The easiest way to insult a Ugandan urban artist is to tell him or her that their music “sounds like kidandali”. Most urban artists look down on kidandali. They consider it low-brow, a simpleton’s or a “local” person’s music. However, the fact is that the majority of artists in Uganda make so-called “kidandali music” and it’s by far the most popular type of music in Uganda. Urban artists are gaining ground in many ways, but they still have a long way to go before they can claim even a fraction of the popularity that kidandali has.
The question becomes: why is kidandali so popular and what can urban music learn from it? In my opinion there are three things that kidandali artists do right:
1.They make music that is easy to dance to. Kidandali is basically party music. It doesn’t require an advanced degree.
2.They make music that the ordinary Ugandan can relate to. The majority of kidandali music is in the vernacular, but that’s not what I mean. A Ugandan in the UK can listen to Bebe Cool’s “Cease and seckle” and immediately recognize something uniquely Ugandan about that song. Sadly, the same cannot be said for most urban artists’ music.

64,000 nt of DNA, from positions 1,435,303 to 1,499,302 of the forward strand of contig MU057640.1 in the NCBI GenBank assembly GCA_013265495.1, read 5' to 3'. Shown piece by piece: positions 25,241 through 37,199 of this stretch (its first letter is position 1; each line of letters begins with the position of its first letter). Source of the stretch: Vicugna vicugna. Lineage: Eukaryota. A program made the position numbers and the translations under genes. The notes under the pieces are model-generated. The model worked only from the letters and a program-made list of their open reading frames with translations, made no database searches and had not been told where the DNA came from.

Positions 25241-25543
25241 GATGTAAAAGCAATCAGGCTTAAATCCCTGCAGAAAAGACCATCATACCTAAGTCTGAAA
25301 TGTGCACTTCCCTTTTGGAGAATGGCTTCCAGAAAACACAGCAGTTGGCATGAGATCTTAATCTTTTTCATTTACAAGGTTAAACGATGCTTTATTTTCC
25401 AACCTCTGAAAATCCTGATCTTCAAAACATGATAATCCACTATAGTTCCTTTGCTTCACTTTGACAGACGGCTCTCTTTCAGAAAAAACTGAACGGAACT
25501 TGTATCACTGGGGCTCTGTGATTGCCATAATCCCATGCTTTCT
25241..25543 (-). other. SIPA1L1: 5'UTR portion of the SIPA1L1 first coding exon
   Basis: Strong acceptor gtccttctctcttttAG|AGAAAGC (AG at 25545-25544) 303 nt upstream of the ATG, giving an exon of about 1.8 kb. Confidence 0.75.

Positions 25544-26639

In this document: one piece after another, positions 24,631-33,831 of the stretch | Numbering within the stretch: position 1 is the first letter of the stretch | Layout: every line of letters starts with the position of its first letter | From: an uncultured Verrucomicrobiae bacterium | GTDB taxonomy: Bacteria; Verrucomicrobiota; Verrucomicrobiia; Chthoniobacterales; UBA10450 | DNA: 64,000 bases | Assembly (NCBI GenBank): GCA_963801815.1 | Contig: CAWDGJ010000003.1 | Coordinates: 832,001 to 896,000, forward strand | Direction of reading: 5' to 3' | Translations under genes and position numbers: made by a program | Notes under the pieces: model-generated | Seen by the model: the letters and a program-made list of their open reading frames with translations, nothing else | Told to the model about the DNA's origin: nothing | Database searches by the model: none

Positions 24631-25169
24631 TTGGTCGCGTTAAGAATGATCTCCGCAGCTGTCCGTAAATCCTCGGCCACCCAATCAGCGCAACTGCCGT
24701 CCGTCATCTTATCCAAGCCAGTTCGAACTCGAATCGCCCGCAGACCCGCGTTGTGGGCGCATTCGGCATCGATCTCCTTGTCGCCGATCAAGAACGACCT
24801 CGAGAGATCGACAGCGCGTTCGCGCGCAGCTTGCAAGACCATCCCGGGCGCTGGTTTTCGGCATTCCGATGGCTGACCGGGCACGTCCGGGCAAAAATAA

3.Although they borrow styles from other countries (mainly Jamaican dancehall), they manage to fuse those styles with a local sensibility. In contrast, most Ugandan urban artists merely try to imitate foreign music and they end up sounding like cheap knock-offs.
I am not a huge fan of kidandali. (By the way, I realise there is debate surrounding what that term really means- but you all know what I’m talking about, right?) The occasional kidandali song catches my ear but the majority doesn’t. Still I appreciate how artists who make kidandali have managed forge a space for themselves by staying true to their roots. There are some local urban artists thar would do well to learn from their example.